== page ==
Early Niagara Townships
As early as 1792 Americans from the colonies in New York State were already arriving along the shores of Lake Erie. These earliest of settlers were labelled United Empire Loyalists because they were rejecting the newly formed method of government in the United States, and preferred the British form of government.
However not all UEL were of British descent. These earliest of settlers were more likely to be Quakers and Mennonites. Their religion did not allow military duty so many of these refugees sought land further inland...away from the fighting that was taking place along the Niagara River and the American colonies.
It should be noted however, that these settlers played an instrumental role as well in the War of 1812. By that time some of the newly arrived settlers had already cleared land and planted crops which could then be transported along various waterways to the British military at Niagara.
In fact the population of Niagara grew at such a rate that new settlers would often find a place in the wilderness and lay claim to it. It became necessary to divide the territory into counties and townships.
In September 1792 Governor Simcoe called a meeting of the first legislature at Niagara. Prior to this he had declared a proclamation announcing the formation of a new province and fixing boundaries for the electoral districts. Upon his arrival at Niagara (Newark) he issued another proclamation dividing Upper Canada into nineteen counties to be represented by sixteen members.
Up until this time many of the settlements bore the names of the earliest inhabitants, a family legacy of sorts. Governor Simcoe's method of naming conventions was simple. All the counties would be named after a county in England or Scotland and then the townships would be named after various towns and villages within the original township in England or Scotland.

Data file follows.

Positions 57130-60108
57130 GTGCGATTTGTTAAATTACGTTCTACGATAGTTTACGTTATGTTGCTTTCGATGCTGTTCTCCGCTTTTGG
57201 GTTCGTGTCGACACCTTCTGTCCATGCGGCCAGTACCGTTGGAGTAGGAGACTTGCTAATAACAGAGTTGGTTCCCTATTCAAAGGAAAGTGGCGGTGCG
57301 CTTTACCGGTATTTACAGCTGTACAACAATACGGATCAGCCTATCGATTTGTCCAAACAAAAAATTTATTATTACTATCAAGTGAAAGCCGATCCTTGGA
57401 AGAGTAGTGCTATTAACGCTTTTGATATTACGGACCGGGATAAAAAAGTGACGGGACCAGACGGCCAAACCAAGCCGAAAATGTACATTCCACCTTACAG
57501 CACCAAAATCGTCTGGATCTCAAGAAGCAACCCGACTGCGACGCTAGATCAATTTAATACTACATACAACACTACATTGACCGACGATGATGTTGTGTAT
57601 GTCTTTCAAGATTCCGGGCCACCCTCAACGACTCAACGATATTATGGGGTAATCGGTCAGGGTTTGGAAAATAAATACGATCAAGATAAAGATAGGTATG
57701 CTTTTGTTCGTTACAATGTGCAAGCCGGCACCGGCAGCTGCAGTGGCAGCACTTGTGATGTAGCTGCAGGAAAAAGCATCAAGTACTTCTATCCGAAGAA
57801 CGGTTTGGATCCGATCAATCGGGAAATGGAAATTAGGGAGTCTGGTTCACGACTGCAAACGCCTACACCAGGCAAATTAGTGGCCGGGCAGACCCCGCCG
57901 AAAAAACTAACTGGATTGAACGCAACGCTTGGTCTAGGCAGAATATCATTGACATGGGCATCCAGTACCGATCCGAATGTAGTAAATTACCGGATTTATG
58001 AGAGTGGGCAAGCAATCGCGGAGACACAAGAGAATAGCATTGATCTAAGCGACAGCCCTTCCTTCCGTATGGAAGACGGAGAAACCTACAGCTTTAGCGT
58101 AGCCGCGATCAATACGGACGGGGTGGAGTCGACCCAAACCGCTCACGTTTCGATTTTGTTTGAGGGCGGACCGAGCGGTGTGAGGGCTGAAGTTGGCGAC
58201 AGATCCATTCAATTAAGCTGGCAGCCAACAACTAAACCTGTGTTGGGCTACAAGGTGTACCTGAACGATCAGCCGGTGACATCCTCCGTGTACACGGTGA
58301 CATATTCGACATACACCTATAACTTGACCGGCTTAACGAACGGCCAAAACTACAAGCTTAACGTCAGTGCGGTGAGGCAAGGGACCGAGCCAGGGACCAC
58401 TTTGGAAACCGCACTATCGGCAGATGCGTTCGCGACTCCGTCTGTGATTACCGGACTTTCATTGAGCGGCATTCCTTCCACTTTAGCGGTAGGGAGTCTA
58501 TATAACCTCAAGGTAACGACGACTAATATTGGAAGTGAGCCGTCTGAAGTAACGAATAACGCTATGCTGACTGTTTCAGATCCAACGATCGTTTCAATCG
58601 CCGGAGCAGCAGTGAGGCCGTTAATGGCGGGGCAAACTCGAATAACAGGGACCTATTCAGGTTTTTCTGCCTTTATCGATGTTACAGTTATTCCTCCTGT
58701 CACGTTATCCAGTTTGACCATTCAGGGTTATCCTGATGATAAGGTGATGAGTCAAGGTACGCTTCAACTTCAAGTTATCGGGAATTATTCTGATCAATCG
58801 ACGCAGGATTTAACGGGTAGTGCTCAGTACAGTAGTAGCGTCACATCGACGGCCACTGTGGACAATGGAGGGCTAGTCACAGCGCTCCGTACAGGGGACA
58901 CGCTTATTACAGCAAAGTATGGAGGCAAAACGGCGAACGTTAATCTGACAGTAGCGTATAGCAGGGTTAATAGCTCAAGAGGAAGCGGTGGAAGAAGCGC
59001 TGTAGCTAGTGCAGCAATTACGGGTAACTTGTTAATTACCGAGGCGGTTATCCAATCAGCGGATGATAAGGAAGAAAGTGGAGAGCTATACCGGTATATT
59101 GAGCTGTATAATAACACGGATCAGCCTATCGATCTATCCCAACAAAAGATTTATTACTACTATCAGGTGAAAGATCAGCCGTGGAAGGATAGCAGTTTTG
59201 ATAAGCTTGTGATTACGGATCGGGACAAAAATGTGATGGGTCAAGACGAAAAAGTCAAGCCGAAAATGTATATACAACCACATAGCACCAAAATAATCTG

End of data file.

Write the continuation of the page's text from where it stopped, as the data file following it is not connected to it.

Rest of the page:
The first district to be named was Niagara. Originally Simcoe had renamed the town Newark and for many years it would be known as Newark but the name never stuck and people continued to refer to Newark as Niagara.
Later the additional "on-the-Lake" title would be given to distinguish it from its southern neighbour, Niagara Falls.
Niagara district became the County of Lincoln, and each township within would be given the name of a township within Lincoln County, England. Hence the township names Newark (Niagara-on-the-Lake), Grantham, Clinton, Louth, Grimsby, Caistor, Stamford, Gainsborough, Willoughby, Thorold, Crowland and Bertie. All of the above townships initially formed The County of Lincoln in 1792.
However in 1845 the southern portion of Lincoln County was annexed to form Welland County. In 1970 both counties almalgamated to form the Regional Municipality of Niagara.